In reality, people respond to a broad variety of incentives other than just these bread and butter matters only. Factors such as job design, job rotation, job enlargement and enrichment, flexible schedules or flextime, and job sharing count a lot as well. The right people are usually self-motivated. Other nice to do things to motivate include working tools, opportunity to achieve, recognition, care, encouragement, clear expectations, a smart business plan that have their future in mind, transparency about the numbers and what counts in the business, two-way communication, respect, feedback, professional intimacy, concern for their families, involvement, verbal and written appreciation, thank you, friendliness and so on.
g) Regular performance appraisal and reward
People need feedback through regular performance appraisal and rewarding where it is deserved. Fair penalizing and termination is also necessary to encourage good performance. Aside from feedback, assessing performance forms a basis for how to reward or penalize employees. A full package of rewards may include fair basic pay, salary/wages raises, promotions, change of work station, improvement of physical conditions, amenities, flexible working hours, home working, pension scheme, health insurance, performance pay (bonus), career advancement opportunities, training and development, meaningful work, vision/mission/values, esprit décor, and low-cost staff loans. Bonus, in particular, should be meaningful and based on realistic but stretched targets. One of the factors that need racking also is turnover. Turnover is the rate at which employees leave the organization for whatever reason. If this rate is low, then it may indicate that the organization is succeeding in many ways and if it is high, it may point to problems that require addressing.
h) Diversity, Culture, and Values
Employees, and other stakeholders that a business deals with like customers and suppliers can be so diverse in terms of languages, ethnicities, races, nationalities, ages, gender, and abilities. This diversity comes with varied cultures and values with benefits such as varied talents in creativity and innovation but can also bring office conflicts. Culture and values are important aspects that shape the behaviour and productivity of employees. Culture is simply the way people think, feel and act and it is mainly shaped by religion, language and education. Understanding different cultures and making allowances for them goes a long way to smoothen working and business relationships.
i) Collective Bargaining Agreement (CBA)
This is a method that employers and labour unions (employee representatives) use to negotiate and reach an agreement over the employer-union relationship and employee terms of service and working conditions that will obtain over a period like two to three years. Understanding how this works and the various tactics that management and unions use to achieve their objectives is useful for HR managers.
j) Employment law
There are employment laws and regulations covering hiring and handling of staff which vary from country to country. Commons ones are laws like equal opportunity Acts, Disabilities Act, and OSHA (Occupational Safety and Health Act) requirements. Understanding employment law and regulations and creating structures to ensure compliance is also important in employee motivation and management. To get it right in this area, it is necessary to consult experts in this field in the country.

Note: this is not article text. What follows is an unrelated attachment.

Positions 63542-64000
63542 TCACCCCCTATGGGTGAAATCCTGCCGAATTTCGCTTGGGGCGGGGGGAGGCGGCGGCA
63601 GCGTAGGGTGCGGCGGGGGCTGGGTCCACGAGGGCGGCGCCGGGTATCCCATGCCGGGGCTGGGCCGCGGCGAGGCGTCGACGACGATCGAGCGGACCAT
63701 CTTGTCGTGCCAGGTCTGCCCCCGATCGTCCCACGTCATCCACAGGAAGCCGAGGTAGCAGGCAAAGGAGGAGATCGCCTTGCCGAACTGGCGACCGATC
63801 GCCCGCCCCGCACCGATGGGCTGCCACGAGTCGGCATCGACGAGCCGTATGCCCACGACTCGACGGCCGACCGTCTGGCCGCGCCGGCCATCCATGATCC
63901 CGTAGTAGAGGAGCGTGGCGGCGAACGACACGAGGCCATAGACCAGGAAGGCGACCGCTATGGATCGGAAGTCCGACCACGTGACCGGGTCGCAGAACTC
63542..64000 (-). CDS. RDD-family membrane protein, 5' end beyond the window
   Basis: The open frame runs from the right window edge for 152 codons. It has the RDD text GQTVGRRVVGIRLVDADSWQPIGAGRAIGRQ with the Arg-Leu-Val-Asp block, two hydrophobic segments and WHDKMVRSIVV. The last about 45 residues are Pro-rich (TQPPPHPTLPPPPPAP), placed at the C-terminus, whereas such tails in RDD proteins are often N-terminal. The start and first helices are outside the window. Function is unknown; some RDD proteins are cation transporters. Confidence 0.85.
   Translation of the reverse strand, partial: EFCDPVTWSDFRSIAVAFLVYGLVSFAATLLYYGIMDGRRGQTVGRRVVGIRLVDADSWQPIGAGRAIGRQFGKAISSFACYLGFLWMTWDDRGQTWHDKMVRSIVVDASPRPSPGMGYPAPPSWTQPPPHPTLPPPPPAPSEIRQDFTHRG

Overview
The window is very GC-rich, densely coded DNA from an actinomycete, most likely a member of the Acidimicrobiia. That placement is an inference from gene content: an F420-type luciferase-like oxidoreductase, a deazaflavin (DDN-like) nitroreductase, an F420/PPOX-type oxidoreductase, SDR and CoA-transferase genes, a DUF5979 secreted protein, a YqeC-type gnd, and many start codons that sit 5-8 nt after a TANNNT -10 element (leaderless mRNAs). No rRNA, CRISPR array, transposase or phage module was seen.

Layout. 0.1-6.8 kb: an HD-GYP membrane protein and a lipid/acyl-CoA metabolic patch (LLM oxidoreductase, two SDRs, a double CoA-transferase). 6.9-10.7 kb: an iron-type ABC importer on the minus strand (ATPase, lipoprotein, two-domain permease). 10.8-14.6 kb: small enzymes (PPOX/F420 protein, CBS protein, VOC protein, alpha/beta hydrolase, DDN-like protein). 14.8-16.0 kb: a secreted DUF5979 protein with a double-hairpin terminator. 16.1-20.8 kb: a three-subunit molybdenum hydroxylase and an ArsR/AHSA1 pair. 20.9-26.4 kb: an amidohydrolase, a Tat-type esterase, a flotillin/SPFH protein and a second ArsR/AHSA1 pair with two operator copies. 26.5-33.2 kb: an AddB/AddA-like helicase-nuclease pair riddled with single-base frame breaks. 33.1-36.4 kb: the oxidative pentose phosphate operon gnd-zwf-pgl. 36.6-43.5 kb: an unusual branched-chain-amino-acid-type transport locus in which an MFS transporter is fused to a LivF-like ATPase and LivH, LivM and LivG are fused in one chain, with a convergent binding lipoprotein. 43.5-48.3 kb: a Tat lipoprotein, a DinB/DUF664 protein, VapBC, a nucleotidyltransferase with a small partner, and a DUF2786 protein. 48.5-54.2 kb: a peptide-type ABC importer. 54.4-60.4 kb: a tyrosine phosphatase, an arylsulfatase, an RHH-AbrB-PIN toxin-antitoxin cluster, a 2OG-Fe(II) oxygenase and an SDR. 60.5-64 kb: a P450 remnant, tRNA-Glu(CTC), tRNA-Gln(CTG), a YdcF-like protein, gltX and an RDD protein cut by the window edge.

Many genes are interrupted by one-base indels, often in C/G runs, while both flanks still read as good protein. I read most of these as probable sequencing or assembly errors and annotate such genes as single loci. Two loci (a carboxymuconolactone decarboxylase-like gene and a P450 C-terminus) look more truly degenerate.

All these areas concerning employees need thinking and planning for them, where necessary.
External Management Resources
External management resources mainly consist of external auditors, service providers and vendors as follows:
External Auditor is usually an independent audit firm engaged by the organization once a year to perform an audit of the accounts of the business which audit usually takes a month or so. The external audit is mandatory for public liability companies and may also be required for tax purposes. The auditors are not employees of the business and are compensated by fees paid by the business. Their main work is to examine the accounts and issue a report and an opinion as to whether the financial statements prepared by the business reflect a fair and true view of the financial position of the business in a given period usually at the end one year of operation. The auditor also checks whether the accounts have been prepared following accounting principles and standards and if they comply with relevant laws and regulations in place. Besides, the external auditor also seeks to confirm that the financial statements have been prepared from and agree with the primary accounts of the business and that there are adequate internal controls and documentation that support the business’s transactions. Their report is usually directed to the owners of the business.
Service Providers and Vendors
These are external resources such as an advisory board, suppliers, contractors, vendors, accountants, bankers, advocates, business advisors and coaches, and external auditors who support the internal team. An advisory board is a set of people with diverse relevant backgrounds and skills who can act as a supportive sounding-board for the business. All of these resources are not necessary for all types of business but it is good to think about the need for them at the business planning stage. Failure to have them in place or on your side can sometimes be detrimental to the business. Reliable suppliers, for instance, are crucial to the success of any business venture. Business plans should identify these requirements in some detail.